During the Christmas break, I got nap happy.
Up until very recently, I would have chuckled at the idea of having a nap. I’ve always been pretty active, getting by on the usual seven or eight hours kip.
In the last year or so, I’ve found myself getting phenomenally tired at unusual times of the day. The tiredness is so overwhelming, I’ve got to stop what I’m doing and have ten minutes shut eye. These brief kips are some of the best sleeps I’ve ever had. I wake up feeling like Popeye just after he’s shotgunned a can of spinach. I’m wide awake and ready to deal with whatever daft question is coming next in our house, like,
“Daddy, was Anne Frank married to Hitler?”
Of course, I’m talking like this is some sort of elixir that I alone have discovered, but really it’s just middle age starting to knock on my door and remind me that I’m nearly 43.
I can remember when I was tiny, just before I started school. I would watch my mum selfishly taking a twenty minute nap before she went back to work-got tea ready-did the washing up-hoovered the house-mowed the lawn-cut the hedges-stopped me putting forks in plug sockets. To my four year old body clock, this was an impossible amount of time to go without attention and she would stoically kip, whilst I tried to prise her eyes open with my thumbs. Such was the power of the nap, that, despite my attempts at sabotage, she’d still wake up looking sufficiently energised to take on the rest of her onerous day.
The naps that I have now aren’t like the stolen bits of sleep we’d get when our kids were babies. Those were much more frantic affairs, with an undercurrent of, ‘If you don’t let me sneak in a half hour gonk, I’m going to lose my fucking mind………..MY FUCKING MIND!’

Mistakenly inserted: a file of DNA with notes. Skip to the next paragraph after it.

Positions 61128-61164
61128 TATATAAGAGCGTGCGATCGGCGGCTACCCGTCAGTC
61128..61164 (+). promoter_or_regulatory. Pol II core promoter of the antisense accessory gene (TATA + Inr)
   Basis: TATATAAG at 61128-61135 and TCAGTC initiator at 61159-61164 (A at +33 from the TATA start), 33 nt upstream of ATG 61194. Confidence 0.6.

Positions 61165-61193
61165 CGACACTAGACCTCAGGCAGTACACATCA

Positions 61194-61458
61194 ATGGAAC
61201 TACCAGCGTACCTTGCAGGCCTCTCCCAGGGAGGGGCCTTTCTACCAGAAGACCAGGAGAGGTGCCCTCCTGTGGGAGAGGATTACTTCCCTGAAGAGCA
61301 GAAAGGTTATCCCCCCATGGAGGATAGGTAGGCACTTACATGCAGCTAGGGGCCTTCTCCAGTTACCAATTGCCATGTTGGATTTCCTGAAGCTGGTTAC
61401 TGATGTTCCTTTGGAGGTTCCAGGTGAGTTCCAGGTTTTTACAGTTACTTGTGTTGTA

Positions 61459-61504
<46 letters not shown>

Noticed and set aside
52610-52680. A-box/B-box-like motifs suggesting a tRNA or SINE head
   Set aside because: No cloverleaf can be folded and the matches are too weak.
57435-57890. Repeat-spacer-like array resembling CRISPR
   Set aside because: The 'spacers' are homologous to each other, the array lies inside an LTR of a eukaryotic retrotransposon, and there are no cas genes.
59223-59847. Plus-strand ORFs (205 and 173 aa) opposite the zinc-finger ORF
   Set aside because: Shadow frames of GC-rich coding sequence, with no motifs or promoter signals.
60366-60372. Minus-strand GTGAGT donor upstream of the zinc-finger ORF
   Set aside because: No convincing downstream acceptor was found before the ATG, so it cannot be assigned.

No, these are much more sedate. I’m lying on the sofa, usually with a newspaper over my face, well aware that lying there with my gob wide open will be an almost irresistible invitation for Caleb (6) to recreate a scene from Return of the Jedi and drop Lego figures in there.
I can feel myself dropping off and it’s just... so… pleasant. When I wake up, it feels like I’ve been out for hours and it takes a few minutes for my life to have its clarity restored. In those moments, I haven’t got a mortgage, my knees aren’t rickety and all my wages are available to spend on CDs and pizza. It’s a blissful time. I don’t resent the reality swimming back into view either. I just look forward to the next nap.
One of my favourites took place on a ferry from Mull to Tiree in 2008. We were going to do a site inspection and had taken a structural surveyor with us. The journey took four hours on a flat calm sea. It was sunny and I took the opportunity to sit on the top deck and marvel at the beautiful view as we negotiated the Sound of Mull. The structural surveyor, a man in his fifties, opted for a nap in some very comfortable seating. When he joined us up top later, he looked blissful. He said that the rocking motion of the boat had just given him the best sleep of his life.
We all tried it on the way back and had to agree. One of the lads was so refreshed and affected by the cradling sensation, he said he felt like having a little cry.
I’m hoping that, as I get older, the naps will increase in their rejuvenating power, effortlessly counterbalancing the multiplying indignities of the aging process. For every tooth lost, I’ll get younger in the nap and start playing for United. As my trouser waistband creeps closer to my chest, I’ll pass those O Levels and start knuckling down at nap school.
For now, though, I’ll just enjoy these impromptu breaks and revel in the fact that the alarm clock in these situations is a six year old boy saying.
“Daddy, did you say you used to live in a terrorists house?”
“No son, I used to live in a terraced house.”
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